3-Zoned Mindfulness

Posted: August 31, 2014 in Games
Tags: , ,

This is a nice, basic activity that gives participants an opportunity to do the internal work of mindfulness (becoming aware of their present-moment experience) while still getting a chance to externalize their experience and express it in a controlled, physical way that gets them up and moving. This is based on the common four-corner mixer.

Instructions:

  • Designate three separate areas of the space that you’re in (e.g. three corners, or one side of the room, the middle of the room, and the opposite side of the room). One area will be the “Yes Zone,” another will be the “Maybe/In-Between Zone,” and the last will be the “No Zone.”
  • Let participants know that you’re going to be asking them a set of questions. When they hear a question, they should take a moment to mindfully check in with their present moment experience. Then, depending on what they find, they’ll move to the area of the room appropriate to their answer. So if their answer to the question is “yes,” they’ll go to the “Yes Zone.”
  • Example questions and answers:
    • Do you feel restless, like it’s hard to sit or stand still right now?
      • Answer examples: yes (hard)/in between (not hard, not easy)/no (easy)
    • Do you feel tired right now?
      • Answer examples: yes (tired), in between (not super tired, but not wide awake either), no (wide awake)
    • Do you feel hungry right now?
      • Answer examples: yes (hungry), in between (satisfied), no (full)
  • Other example topics:
    • Focused, in between, distracted
    • Hot, comfortable, cold
    • Clear, in between, confused
    • Friendly, in between, unfriendly
    • Relaxed, in between, tense/anxious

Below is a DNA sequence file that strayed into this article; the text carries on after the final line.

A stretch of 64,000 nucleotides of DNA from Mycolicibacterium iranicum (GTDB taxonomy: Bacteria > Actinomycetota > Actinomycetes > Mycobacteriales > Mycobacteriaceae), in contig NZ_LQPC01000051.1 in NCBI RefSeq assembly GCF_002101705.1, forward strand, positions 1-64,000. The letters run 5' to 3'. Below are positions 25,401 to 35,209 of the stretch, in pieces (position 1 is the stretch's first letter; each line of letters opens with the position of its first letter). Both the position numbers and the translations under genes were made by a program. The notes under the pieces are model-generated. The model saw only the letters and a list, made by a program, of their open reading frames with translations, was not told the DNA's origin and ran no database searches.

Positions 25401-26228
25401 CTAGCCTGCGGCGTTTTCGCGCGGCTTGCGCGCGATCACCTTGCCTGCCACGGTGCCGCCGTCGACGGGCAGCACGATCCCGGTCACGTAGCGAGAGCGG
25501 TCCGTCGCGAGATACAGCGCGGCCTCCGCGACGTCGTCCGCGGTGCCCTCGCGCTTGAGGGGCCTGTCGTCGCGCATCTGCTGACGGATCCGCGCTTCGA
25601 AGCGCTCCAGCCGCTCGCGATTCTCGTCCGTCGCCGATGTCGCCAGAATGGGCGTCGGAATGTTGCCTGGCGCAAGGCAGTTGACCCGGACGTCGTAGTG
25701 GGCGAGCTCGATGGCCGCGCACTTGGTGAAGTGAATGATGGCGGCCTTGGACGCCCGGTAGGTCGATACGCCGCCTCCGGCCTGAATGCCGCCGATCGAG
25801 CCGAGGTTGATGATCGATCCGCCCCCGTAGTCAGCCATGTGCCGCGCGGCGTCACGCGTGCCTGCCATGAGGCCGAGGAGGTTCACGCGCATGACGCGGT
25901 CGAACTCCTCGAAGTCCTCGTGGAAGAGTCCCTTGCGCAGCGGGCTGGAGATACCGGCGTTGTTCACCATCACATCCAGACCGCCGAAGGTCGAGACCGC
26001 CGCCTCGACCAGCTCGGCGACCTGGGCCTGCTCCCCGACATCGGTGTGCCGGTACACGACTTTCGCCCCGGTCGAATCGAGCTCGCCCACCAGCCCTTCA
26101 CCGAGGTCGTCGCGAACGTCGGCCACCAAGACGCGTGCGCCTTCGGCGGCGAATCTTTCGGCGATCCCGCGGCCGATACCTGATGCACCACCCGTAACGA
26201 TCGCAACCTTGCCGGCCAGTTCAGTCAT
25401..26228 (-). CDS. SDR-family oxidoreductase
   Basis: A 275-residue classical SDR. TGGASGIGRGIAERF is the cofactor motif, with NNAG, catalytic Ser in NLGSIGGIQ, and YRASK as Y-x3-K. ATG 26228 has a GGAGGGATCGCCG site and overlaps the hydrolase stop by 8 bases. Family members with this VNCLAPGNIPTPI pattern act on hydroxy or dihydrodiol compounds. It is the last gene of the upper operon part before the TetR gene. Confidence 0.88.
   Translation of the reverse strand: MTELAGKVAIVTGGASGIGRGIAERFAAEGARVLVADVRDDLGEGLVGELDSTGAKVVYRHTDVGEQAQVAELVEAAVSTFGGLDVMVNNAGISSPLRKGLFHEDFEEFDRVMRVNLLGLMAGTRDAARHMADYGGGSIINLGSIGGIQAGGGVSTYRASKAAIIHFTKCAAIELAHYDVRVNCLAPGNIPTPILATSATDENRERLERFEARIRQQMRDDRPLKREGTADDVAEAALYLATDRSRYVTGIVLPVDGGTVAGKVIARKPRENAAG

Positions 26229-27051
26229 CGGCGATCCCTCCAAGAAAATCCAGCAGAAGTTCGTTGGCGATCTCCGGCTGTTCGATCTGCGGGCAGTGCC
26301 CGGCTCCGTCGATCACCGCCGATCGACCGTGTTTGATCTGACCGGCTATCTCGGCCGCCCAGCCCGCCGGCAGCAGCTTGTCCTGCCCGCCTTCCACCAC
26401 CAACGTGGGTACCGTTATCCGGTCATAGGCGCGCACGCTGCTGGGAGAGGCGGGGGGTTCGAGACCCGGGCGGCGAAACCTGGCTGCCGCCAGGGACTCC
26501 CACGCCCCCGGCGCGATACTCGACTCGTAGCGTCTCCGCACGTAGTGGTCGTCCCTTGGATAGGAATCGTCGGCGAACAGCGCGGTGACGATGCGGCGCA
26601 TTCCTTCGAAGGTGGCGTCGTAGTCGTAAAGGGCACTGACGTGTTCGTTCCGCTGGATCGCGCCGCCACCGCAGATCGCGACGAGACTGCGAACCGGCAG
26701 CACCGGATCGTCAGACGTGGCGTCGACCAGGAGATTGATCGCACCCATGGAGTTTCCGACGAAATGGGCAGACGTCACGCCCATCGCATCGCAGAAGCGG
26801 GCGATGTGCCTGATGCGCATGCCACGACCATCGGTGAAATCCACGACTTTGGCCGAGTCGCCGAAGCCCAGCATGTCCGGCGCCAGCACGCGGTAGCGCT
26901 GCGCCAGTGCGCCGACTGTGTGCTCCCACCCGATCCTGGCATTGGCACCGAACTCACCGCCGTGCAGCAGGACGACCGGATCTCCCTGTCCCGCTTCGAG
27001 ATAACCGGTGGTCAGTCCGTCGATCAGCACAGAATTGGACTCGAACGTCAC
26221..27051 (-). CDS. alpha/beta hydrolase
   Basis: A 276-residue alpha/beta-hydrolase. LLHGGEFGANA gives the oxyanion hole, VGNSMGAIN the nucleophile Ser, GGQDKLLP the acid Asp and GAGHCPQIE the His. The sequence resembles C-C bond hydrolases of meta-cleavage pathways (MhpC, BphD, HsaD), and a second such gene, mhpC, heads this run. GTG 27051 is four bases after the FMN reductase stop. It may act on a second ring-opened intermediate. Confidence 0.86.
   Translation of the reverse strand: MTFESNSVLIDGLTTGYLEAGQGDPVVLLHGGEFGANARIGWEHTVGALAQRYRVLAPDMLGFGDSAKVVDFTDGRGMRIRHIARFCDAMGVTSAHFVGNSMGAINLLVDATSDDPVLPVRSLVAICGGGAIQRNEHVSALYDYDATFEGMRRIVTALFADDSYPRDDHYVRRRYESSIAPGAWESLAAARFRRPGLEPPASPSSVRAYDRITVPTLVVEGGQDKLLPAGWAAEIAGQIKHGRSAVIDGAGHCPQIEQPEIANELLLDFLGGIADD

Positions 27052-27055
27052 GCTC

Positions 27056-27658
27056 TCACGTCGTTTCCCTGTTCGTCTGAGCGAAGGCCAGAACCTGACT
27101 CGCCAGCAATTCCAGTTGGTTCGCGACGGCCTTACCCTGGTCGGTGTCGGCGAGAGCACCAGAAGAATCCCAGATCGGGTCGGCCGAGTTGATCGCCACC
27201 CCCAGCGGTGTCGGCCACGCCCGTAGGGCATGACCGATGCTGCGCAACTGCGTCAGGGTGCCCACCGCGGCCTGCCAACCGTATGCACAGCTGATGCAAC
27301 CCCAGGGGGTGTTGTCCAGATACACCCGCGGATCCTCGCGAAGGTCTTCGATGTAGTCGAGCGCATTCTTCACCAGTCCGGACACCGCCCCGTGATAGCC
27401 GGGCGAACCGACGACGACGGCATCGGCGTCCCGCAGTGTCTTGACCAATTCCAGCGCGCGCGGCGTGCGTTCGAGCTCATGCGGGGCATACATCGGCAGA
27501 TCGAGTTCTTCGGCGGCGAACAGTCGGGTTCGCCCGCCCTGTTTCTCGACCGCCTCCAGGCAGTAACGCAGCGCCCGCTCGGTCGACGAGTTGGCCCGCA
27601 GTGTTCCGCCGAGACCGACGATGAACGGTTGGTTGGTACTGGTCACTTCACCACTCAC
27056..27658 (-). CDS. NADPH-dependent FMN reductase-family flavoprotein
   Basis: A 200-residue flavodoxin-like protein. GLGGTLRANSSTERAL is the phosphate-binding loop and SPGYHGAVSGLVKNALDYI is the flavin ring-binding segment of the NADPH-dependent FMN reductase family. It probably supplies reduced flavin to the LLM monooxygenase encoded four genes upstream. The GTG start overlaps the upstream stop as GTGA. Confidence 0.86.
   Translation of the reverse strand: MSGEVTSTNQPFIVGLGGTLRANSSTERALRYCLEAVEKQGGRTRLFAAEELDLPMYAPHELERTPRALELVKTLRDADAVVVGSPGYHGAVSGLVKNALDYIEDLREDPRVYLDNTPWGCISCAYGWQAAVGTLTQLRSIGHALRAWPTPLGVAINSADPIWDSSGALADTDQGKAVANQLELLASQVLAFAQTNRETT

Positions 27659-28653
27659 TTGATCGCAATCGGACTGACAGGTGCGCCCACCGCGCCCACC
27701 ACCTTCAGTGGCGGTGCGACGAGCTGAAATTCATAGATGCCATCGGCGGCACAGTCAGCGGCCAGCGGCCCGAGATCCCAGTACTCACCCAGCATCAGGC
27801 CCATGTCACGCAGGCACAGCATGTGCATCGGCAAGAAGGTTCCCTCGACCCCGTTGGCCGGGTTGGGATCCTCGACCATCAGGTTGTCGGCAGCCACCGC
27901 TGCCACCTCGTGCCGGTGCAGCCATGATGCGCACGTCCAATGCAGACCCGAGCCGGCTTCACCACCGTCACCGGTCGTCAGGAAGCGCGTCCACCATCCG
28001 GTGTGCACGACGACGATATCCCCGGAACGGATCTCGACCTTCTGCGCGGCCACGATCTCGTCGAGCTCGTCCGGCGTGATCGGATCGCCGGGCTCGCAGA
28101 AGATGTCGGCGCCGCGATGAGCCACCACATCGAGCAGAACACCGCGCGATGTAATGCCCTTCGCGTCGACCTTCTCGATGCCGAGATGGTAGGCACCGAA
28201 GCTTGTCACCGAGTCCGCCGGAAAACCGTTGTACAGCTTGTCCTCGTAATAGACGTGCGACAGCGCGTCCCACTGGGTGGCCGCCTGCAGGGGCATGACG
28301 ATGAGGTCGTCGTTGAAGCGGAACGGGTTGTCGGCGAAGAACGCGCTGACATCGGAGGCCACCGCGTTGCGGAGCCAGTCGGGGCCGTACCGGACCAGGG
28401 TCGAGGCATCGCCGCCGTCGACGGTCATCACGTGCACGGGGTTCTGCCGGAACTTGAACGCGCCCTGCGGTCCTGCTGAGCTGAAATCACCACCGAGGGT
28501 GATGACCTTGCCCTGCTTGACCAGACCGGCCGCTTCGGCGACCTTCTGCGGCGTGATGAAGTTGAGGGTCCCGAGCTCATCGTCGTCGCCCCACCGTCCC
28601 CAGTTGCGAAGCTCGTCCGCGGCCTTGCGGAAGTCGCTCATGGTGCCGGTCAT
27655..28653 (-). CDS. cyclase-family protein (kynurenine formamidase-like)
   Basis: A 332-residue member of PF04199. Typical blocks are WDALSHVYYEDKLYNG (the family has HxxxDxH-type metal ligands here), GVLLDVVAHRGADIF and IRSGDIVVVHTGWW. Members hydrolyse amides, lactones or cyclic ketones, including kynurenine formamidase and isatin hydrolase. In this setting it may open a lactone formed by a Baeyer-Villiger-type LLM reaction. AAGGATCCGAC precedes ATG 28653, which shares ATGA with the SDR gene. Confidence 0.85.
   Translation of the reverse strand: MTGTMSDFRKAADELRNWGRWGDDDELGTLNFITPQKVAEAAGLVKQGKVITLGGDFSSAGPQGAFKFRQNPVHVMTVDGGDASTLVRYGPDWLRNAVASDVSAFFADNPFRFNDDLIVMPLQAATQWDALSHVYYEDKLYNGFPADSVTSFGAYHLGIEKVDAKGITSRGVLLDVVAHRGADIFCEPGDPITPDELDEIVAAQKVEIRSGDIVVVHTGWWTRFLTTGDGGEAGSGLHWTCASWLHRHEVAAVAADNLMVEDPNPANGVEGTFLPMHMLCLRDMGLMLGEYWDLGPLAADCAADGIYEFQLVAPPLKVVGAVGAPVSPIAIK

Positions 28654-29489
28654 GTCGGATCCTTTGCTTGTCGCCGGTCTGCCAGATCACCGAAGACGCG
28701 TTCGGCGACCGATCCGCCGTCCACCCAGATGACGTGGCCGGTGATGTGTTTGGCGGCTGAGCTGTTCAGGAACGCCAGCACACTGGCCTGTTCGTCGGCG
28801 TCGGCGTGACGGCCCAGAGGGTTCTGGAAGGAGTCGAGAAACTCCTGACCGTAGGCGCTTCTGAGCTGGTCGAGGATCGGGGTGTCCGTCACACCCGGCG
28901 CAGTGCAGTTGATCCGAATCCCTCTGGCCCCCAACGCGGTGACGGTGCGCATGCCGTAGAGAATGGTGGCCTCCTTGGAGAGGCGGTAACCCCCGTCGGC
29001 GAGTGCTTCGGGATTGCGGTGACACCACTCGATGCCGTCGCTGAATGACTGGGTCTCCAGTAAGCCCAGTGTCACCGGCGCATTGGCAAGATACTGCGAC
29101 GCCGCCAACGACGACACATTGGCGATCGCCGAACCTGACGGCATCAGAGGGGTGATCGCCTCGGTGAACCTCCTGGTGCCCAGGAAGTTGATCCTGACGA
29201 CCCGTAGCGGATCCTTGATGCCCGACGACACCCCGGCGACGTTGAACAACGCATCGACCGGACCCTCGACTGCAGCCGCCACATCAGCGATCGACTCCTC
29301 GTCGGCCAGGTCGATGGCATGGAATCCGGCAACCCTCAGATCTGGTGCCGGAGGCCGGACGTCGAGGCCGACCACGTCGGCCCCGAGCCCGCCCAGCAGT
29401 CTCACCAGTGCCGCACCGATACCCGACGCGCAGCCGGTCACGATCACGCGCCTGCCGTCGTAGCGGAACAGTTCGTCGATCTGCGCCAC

• Happy, in between (neutral), sad
    • Uncomfortable, in between, comfortable
  • It’s nice to close out with some possible topics posed by participants themselves.

 

Instruction Notes:

  • Since there’s an obvious progression from “Yes” to “Maybe” to “No,” arrange the areas that you designate with the “Maybe Zone” somehow in-between the other two.
  • You may want to create large, simple signs to designate the three different zones. Even if you do, younger participants may need frequent reminders (perhaps for each question) of which zones correspond to which answers.
  • To ensure a good, hearty mindful check-in, create some cue to let participants know when they should begin moving to their answer zone. For instance, you can ask the question, give them 10 seconds or so (however long seems appropriate to you) to internally check in, and then give the cue (like, “go,” or some such).
  • There’s no need for participants to come back together after each question. You can just ask the next question while they’re still in the answer zones from the last question, and they can move straight to their next answer zones.
  • Given the herd mentality of us humans, it’s good to mention (especially to teens) that this is not about moving to the same zone as a friend—rather it’s about reflecting on each person’s individual experience in the moment. Of course this is not going to stop some participants from still moving around with a friend, so just keep an eye out and quietly intervene if you see fit.

Application Notes:

  • The example questions and topics above are ones I’ve used for this activity in the past. Depending on the age of the participants (e.g. younger—more concrete; older—can go more abstract) and context (specific themes you’re covering, e.g. mindfulness of emotions), you can come up with other questions that will fit your needs.
  • You could have a follow-up discussion with the group about this process of checking in. Possible areas of exploration: What was it like to check in? How might it be useful to check in like this at points during a normal day? Was there anything they discovered that they hadn’t really been aware of before the question was asked? And so on…

 

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